Former Director of Glasgow Museums and Art Galleries

Born : November 16, 1930;

Died : June 29, 2019

ALASDAIR Auld, who has died aged 88, was a former Director of Glasgow Museums and Art Galleries.

He was born in Edinburgh in 1930 but the family moved to Glasgow when he was four. Early schooling was in Elsrickle near Biggar and at Craigie Primary School in Perth, with secondary education at Shawlands Academy in the southside of Glasgow. He was subsequently accepted to Glasgow School of Art where he received his Diploma in Drawing and Painting, prior to his undertaking National Service with the Signals Corps in North Africa. After a course of teacher training at Jordanhill College, he taught art briefly at Shawlands Academy before joining Glasgow Museums in 1956 as Assistant Curator of Prints, Drawings and Art Objects, a post based at Kelvingrove Art Gallery and Museum and starting a career of over 30 years within the art and museum world. Although based during his early years at Kelvingrove, promotion to curator of prints and drawings saw him move office to Glasgow’s newly acquired Pollok House, subsequently returning to Kelvingrove as keeper of fine art.

He was promoted to Depute Director in 1976 and finally Director in 1979, a post he held until his retirement in 1988. As Director of Glasgow Museums and Art Galleries, he co-ordinated the final phases of the Burrell Collection, culminating with the opening in 1983, and was in the party showing the Queen and Prince Philip around the new museum.

Alasdair was never a radical but was happy to tell of his time as a student at Glasgow School of Art when he joined a protest march against Kelvingrove’s proposed purchase of “Christ of St John on the Cross” by Salvador Dali, instead of multiple works by worthy Scottish artists. Alasdair appeared on The One Show a few years ago discussing the painting, when he did have to confess that it has always been one of Glasgow’s most popular works with visitors.

His leisure pursuits were many and varied. Whereas in the 1950s he had spent much of his free time playing tennis at Hillpark Tennis Club, Glasgow with his wife, Mary, he gradually changed his allegiance to the golf course, playing first at Eastwood and then at Pollok for over 40 years, where as a consistent mid-teens handicapper he continued to play until only a few years ago. He also now had more time to travel and was delighted to make it to all the continents, including Antarctica and a trip to Australia (he had visited New Zealand in 1976, personally accompanying Kelvingrove’s delightful Van Gogh painting “Le Moulin de la Galette” to Auckland for a widely anticipated exhibition of this artist’s works). He also managed a brief visit in 2010 to Benghazi where he had spent his military service, arriving this time on a small cruise ship, a mode of travel that allowed Alasdair and Mary to enjoy more such adventurous holidays well into their eighties. Any remaining free time was spent with his family or renewing his early interest in drawing and painting.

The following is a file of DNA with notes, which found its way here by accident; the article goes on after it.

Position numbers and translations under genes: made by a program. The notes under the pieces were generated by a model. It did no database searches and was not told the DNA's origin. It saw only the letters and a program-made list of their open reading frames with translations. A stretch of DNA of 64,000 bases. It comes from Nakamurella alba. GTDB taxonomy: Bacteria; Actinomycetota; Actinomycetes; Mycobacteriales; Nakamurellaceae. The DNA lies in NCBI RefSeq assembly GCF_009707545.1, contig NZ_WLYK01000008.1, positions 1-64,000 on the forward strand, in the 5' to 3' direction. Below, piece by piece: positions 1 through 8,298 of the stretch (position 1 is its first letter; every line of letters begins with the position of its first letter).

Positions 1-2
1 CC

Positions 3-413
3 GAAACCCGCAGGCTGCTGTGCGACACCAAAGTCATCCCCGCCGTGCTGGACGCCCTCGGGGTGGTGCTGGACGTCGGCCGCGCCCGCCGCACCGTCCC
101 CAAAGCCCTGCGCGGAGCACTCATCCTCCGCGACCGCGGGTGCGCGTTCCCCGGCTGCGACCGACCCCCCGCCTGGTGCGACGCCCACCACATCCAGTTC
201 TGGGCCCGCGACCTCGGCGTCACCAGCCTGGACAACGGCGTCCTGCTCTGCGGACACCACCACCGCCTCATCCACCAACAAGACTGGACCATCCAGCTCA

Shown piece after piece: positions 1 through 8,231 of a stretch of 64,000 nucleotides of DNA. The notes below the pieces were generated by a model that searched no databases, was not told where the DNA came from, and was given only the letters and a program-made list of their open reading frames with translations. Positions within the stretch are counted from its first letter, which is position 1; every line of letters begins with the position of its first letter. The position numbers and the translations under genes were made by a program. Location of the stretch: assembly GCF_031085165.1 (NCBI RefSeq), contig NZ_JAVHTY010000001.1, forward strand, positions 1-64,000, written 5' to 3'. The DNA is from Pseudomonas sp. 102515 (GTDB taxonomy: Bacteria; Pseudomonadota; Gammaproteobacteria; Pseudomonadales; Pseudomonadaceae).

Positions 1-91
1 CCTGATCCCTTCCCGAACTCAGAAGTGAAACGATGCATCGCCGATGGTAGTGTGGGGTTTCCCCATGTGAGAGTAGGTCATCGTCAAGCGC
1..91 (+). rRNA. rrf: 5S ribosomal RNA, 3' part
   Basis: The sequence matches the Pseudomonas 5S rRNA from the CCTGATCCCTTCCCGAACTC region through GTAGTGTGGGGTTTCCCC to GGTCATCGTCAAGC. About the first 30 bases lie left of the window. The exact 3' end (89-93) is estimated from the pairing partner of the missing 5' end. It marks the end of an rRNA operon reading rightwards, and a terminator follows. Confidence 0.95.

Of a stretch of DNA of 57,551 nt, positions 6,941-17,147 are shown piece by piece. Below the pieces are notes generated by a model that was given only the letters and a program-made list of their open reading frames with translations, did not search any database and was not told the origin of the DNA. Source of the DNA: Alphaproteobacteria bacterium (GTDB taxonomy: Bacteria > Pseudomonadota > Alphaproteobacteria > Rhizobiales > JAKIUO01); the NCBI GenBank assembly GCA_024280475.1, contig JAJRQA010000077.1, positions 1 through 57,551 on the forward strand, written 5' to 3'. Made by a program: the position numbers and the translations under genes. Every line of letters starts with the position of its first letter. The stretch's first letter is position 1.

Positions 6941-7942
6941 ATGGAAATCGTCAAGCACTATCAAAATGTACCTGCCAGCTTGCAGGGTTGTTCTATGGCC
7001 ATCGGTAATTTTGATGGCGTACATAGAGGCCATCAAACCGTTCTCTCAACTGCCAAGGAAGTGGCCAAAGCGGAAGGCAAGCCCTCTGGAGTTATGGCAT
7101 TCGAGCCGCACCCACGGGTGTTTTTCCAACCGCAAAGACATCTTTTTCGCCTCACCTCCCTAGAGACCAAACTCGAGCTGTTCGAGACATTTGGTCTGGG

Officially, his ties with the Glasgow art and museum world might well have ceased on his retirement in 1988, however this was not the case. He was involved in many varied cultural activities and committees over the years, such as The David Livingstone Trust, The National Playing Fields Association and The Royal College of Physicians and Surgeons, and was Honorary President of the Glasgow Antiques and Fine Art Society since its inception.

These associations and interests kept him very busy and active after leaving Kelvingrove and he was also a frequent and popular guest speaker at numerous organisations where he was often invited to provide a glimpse into the world of art, a subject matter quite different from their usual lectures and meetings.

Alasdair Auld was an influential representative for art in many of its guises throughout Glasgow and beyond, yet the main memory of most is that he was a lovely man – polite, helpful, good natured, and laid back. He will be sorely missed by his family, many friends and former colleagues.

Alasdair is survived by his wife Mary, daughter Margaret, son Kenneth, daughter-in-law Caryn and grandchildren David and Megan.

Margaret Auld

An Appreciation:

Alastair became president of Glasgow Antiques and Fine Arts Society in the 1970s. It is possible that he was prsident from 1973, the year it was founded. When asked, he would shake his head wryly and say he couldn’t remember but that it was possibly in Jurassic times.

He was highly respected and much loved, witty and charming, kind and thoughtful and encouraging to everyone.

He was a loyal and regular attender of our lectures, always giving eloquent and amusing votes of thanks, deligthing in meeting the speakers beforehand.

Our society has been truly blessed in having had such an engaging and delightful president for so many years. He has left an enduring legacy of a lifetime promoting art. he was a wonderful ambassador for the Glasgow Antiques and Fine Arts Society.

Alan MacDonald